EDGE: NOTRE DAME
Sophomore running back Tarean Folston returned to his effective ways last Saturday against Northwestern. He rushed for 106 yards and one touchdown against the Wildcats after a 30-yard performance against Arizona State. Folston has a touchdown in three of the last five games and has rushed for more than 100 yards three times (plus a 98-yard, two-touchdown showing against North Carolina).
But Louisville has allowed just 87.4 rushing yards per game, good for second in FBS. Opponents have managed just 2.80 yards per carry. Folston’s talent will prevent him from being shut down, but he likely won’t have the kind of big game he has turned in recently. The Irish offensive line hasn’t been dominant enough to overcome a stout Louisville defensive line. Against Arizona State’s physical defensive line, Folston ran for just 30 yards although he received fewer carries than he has recently, as Notre Dame played needed to play catchup quickly throughout the game.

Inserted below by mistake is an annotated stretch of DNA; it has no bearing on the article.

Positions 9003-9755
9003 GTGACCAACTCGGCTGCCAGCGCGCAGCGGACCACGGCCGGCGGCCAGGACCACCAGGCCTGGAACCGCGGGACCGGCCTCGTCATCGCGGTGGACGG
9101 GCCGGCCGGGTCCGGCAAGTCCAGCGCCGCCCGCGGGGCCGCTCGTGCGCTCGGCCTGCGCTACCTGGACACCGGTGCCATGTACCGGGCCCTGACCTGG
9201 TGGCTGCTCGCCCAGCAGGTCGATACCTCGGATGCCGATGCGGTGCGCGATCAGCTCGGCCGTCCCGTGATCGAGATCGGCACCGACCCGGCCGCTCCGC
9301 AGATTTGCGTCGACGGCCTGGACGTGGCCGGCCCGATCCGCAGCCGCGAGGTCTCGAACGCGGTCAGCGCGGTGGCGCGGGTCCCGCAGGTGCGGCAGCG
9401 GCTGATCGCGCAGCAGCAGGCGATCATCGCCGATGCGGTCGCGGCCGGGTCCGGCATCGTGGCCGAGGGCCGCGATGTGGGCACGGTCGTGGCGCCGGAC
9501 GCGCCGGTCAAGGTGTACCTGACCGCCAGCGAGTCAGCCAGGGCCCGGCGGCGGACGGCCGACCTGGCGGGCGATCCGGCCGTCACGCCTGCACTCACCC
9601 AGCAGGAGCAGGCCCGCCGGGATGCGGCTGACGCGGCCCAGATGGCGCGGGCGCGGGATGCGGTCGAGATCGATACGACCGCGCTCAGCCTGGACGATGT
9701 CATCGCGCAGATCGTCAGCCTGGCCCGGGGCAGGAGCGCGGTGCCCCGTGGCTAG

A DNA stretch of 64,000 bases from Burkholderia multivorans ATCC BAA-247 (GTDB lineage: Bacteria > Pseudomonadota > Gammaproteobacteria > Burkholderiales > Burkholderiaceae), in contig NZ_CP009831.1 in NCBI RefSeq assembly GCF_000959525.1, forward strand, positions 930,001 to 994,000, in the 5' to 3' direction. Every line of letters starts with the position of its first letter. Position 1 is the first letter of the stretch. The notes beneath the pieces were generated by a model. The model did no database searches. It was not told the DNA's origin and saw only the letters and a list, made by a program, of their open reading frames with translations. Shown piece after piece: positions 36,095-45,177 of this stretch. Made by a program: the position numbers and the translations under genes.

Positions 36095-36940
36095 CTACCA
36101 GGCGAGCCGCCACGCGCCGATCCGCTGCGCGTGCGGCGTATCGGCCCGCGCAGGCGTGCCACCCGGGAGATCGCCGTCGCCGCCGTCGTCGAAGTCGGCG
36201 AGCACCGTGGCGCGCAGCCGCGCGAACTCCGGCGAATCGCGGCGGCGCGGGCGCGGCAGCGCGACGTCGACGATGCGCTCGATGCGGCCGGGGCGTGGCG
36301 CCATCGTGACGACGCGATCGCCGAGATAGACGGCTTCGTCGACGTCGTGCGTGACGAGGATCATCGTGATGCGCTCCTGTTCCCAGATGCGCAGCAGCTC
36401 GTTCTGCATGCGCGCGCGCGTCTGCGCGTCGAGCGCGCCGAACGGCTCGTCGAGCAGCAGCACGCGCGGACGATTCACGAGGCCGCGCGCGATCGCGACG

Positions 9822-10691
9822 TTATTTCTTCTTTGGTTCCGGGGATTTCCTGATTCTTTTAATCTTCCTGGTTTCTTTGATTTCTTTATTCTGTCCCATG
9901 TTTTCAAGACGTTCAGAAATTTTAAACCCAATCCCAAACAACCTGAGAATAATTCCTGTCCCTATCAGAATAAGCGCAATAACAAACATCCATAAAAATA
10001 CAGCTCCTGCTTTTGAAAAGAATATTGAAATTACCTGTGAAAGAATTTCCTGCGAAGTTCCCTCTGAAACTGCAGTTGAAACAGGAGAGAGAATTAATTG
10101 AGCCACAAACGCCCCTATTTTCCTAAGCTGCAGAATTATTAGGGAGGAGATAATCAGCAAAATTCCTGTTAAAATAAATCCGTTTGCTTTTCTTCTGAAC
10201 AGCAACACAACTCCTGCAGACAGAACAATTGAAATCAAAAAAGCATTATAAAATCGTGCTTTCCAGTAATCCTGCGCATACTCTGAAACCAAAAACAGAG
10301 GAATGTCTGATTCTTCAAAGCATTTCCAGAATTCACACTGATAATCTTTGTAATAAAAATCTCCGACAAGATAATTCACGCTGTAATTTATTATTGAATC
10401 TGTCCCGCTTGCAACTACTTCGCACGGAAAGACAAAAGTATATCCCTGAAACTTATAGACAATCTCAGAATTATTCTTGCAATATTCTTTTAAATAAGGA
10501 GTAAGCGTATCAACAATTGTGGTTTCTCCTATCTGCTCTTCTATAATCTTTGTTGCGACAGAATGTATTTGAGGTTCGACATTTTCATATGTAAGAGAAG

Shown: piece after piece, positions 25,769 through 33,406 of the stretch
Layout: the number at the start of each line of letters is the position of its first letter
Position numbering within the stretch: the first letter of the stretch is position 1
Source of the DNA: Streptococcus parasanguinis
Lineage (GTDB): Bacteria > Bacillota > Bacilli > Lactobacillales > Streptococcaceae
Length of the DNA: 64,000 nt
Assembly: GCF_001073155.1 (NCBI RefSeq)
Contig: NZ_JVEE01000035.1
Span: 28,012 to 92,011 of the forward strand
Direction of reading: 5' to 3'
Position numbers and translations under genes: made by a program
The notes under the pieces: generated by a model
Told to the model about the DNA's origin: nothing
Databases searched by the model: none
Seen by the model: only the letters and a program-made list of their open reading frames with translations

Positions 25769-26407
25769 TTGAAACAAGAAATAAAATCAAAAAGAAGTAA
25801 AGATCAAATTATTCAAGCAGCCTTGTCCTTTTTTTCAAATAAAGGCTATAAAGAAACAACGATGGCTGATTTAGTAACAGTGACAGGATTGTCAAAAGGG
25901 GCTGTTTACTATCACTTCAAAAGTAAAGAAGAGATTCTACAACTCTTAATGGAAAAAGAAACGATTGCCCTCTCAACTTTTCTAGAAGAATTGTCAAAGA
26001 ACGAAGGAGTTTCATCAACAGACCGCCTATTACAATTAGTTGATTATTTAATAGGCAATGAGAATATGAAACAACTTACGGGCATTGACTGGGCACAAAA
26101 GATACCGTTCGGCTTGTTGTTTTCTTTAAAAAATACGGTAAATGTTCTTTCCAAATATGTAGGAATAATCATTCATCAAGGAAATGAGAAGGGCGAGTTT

IRISH OFFENSIVE COACHING
Other than in the 17-14 win over Stanford, Notre Dame hasn’t failed to score a lot of points. Talent and coaching seem to have aligned, as the play-calling has been working for the Irish, the two-point conversion attempt against Northwestern notwithstanding.
There’s no reason to believe that will change against Louisville, despite Cdardinals defensive coordinator Todd Grantham leading a defense keeping opponents at an average of 17.8 points per game.
EDGE: NOTRE DAME
IRISH SPECIAL TEAMS
The kicking unit’s woes hurt Notre Dame again versus Northwestern. Senior kicker Kyle Brindza’s field goal percentage is now 57.9 percent on the season. He hasn’t benefited from sloppy holds and inconsistent blocking on his attempts.
Kelly demonstrated how much the kicking unit has lost confidence when he elected to go for a two-point conversion against Northwestern while the Irish were leading by 11 points.